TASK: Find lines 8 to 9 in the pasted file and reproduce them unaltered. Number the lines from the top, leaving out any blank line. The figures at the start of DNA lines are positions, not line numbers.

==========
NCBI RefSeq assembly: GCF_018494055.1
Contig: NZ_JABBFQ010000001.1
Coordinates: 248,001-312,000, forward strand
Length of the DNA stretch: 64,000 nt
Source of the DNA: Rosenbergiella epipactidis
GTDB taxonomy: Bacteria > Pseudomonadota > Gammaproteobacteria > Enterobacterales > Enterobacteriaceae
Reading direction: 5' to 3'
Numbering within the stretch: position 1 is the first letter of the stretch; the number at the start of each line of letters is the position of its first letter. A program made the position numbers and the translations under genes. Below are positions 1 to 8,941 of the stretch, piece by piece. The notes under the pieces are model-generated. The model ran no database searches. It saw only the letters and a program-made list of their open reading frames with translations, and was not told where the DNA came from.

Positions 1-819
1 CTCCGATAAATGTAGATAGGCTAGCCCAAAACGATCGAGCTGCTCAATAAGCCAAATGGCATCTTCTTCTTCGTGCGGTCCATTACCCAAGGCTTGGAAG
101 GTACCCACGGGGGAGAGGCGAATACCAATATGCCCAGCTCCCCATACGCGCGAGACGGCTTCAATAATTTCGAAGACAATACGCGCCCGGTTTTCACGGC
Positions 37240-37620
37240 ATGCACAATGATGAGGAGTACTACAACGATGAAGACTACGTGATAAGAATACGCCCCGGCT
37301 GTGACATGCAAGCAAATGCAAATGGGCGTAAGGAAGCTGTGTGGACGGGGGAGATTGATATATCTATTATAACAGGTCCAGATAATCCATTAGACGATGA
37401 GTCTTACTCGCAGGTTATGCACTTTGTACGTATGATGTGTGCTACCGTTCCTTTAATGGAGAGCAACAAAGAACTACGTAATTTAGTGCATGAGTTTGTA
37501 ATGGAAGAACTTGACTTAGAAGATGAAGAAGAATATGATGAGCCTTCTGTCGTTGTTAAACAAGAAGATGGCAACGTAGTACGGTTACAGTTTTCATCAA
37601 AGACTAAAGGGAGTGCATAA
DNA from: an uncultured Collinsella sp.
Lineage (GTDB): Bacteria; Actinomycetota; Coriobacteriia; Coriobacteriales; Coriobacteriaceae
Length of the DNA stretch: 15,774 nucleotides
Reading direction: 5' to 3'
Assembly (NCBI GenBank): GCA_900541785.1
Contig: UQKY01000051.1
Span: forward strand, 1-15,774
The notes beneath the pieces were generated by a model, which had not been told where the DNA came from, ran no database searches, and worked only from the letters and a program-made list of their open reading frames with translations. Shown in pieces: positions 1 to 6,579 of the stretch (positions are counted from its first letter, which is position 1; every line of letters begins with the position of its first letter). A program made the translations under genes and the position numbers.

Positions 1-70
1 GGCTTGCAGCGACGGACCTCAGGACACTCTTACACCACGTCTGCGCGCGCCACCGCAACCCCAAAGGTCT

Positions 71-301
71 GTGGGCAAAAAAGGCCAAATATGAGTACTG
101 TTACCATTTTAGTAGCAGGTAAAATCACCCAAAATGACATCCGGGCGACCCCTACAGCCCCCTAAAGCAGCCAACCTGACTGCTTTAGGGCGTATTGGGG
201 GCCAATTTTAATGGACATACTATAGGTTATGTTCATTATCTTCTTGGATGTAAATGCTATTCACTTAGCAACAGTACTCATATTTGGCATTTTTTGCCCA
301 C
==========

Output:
Numbering within the stretch: position 1 is the first letter of the stretch; the number at the start of each line of letters is the position of its first letter. A program made the position numbers and the translations under genes. Below are positions 1 to 8,941 of the stretch, piece by piece. The notes under the pieces are model-generated. The model ran no database searches. It saw only the letters and a program-made list of their open reading frames with translations, and was not told where the DNA came from.

Positions 1-819